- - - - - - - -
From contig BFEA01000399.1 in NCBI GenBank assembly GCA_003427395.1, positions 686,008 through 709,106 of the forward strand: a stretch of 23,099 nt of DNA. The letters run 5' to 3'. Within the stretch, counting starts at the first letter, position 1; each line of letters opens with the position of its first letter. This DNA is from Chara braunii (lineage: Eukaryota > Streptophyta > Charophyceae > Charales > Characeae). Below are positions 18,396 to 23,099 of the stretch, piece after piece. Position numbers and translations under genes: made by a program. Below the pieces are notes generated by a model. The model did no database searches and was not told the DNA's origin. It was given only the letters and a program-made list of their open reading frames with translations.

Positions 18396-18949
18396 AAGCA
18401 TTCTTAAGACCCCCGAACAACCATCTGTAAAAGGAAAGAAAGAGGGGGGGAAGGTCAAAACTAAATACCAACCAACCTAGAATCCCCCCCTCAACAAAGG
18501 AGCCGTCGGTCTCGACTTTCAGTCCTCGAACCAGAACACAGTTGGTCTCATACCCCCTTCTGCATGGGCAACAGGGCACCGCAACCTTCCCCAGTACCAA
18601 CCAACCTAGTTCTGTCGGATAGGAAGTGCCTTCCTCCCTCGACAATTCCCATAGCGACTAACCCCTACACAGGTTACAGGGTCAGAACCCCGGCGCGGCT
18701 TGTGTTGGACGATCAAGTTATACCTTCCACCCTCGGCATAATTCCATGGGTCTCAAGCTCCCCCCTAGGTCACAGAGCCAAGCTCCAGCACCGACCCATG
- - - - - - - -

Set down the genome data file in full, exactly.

From contig BFEA01000399.1 in NCBI GenBank assembly GCA_003427395.1, positions 686,008 through 709,106 of the forward strand: a stretch of 23,099 nt of DNA. The letters run 5' to 3'. Within the stretch, counting starts at the first letter, position 1; each line of letters opens with the position of its first letter. This DNA is from Chara braunii (lineage: Eukaryota > Streptophyta > Charophyceae > Charales > Characeae). Below are positions 18,396 to 23,099 of the stretch, piece after piece. Position numbers and translations under genes: made by a program. Below the pieces are notes generated by a model. The model did no database searches and was not told the DNA's origin. It was given only the letters and a program-made list of their open reading frames with translations.

Positions 18396-18949
18396 AAGCA
18401 TTCTTAAGACCCCCGAACAACCATCTGTAAAAGGAAAGAAAGAGGGGGGGAAGGTCAAAACTAAATACCAACCAACCTAGAATCCCCCCCTCAACAAAGG
18501 AGCCGTCGGTCTCGACTTTCAGTCCTCGAACCAGAACACAGTTGGTCTCATACCCCCTTCTGCATGGGCAACAGGGCACCGCAACCTTCCCCAGTACCAA
18601 CCAACCTAGTTCTGTCGGATAGGAAGTGCCTTCCTCCCTCGACAATTCCCATAGCGACTAACCCCTACACAGGTTACAGGGTCAGAACCCCGGCGCGGCT
18701 TGTGTTGGACGATCAAGTTATACCTTCCACCCTCGGCATAATTCCATGGGTCTCAAGCTCCCCCCTAGGTCACAGAGCCAAGCTCCAGCACCGACCCATG